Alternative energy sources, the progress of regional integration and the ongoing economic crisis were among the areas discussed when New Zealand’s Foreign Affairs Minister and Minister of Sport and Recreation, Murray McCully, paid a recent courtesy call on the Minister of Foreign Affairs and Foreign Trade, Senator Maxine McClean.
During the discussion at the Ministry on Culloden Road, St. Michael, McClean gave an update on the progress of the regional integration movement and the areas for which each country head was responsible.
“Barbados is responsible for the CARICOM Single Market and Economy and, therefore, I think what we have done as a country is to commit ourselves to the several mechanisms within CARICOM. The CSME is a major focal point in relation to our existence as members of CARICOM,” she explained.
She also mentioned the island’s involvement in the Caribbean Court of Justice and pointed out that “if we are talking about economic advancement, we have to look at all the related mechanisms”.
McClean also outlined the island’s renewable energy thrust in light of the huge sums spent on fossil fuels. She noted that more money was spent on fuel importation than on health and education.
“The Government is pursuing a programme of encouragement of the use of renewable energy and the Government has also taken a decision to lead by example. The legislation that we are about to put in place to support a number of incentives offered would encourage the private sector to do likewise.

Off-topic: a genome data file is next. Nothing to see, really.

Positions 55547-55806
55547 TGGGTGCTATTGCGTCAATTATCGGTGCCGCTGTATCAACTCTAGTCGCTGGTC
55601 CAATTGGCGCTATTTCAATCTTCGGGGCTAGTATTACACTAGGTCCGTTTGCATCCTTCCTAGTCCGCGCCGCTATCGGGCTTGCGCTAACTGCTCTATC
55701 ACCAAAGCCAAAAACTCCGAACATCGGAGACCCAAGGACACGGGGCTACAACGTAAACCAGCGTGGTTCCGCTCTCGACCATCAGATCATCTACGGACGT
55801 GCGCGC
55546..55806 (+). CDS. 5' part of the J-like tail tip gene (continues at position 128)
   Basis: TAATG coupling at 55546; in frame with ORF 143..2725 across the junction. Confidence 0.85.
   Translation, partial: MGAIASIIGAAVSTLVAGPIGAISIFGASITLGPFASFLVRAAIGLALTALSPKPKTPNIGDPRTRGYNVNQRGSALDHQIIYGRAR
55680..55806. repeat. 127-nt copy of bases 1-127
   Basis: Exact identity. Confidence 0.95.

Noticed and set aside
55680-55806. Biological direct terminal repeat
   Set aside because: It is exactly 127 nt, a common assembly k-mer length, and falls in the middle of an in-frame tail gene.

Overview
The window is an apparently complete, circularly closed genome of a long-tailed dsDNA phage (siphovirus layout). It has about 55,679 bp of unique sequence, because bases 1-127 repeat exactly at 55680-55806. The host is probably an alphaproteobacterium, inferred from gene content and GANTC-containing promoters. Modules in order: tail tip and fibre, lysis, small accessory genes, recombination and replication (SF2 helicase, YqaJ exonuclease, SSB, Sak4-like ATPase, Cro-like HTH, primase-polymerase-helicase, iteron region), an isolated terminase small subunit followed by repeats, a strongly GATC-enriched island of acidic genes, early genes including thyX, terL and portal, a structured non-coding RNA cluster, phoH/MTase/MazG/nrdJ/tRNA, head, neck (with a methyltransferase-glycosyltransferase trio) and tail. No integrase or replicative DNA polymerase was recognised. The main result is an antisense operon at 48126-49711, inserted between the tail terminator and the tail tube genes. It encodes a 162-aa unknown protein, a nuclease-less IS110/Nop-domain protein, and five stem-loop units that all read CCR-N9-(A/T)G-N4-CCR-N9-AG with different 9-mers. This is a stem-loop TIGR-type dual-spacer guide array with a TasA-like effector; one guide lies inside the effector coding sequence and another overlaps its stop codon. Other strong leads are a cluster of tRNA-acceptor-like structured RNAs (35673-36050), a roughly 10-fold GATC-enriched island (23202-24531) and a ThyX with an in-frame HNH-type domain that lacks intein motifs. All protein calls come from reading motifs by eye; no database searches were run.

“We also have a number of Government projects such as waste-to-energy, wind energy as well as solar energy. So, we have spent more than three decades successfully using solar energy for water heating but unfortunately, the entrepreneurs in that sector did not move [in the direction] of generating electricity which is now becoming more efficient,” the minister stated.
In turn, McCully said New Zealand had a long history in the utilisation of hydro power and disclosed that 74 per cent of its electricity supply was generated from this source. He also said that wind, as an alternative energy source, was also being utilised.
McClean said there was scope for the two countries to collaborate on this issue.
Barbados and New Zealand established diplomatic ties on July 4, 1974.